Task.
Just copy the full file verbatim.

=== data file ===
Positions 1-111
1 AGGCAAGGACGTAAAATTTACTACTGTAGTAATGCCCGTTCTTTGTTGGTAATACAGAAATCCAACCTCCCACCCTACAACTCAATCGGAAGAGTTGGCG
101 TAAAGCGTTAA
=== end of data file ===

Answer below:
Positions 1-111
1 AGGCAAGGACGTAAAATTTACTACTGTAGTAATGCCCGTTCTTTGTTGGTAATACAGAAATCCAACCTCCCACCCTACAACTCAATCGGAAGAGTTGGCG
101 TAAAGCGTTAA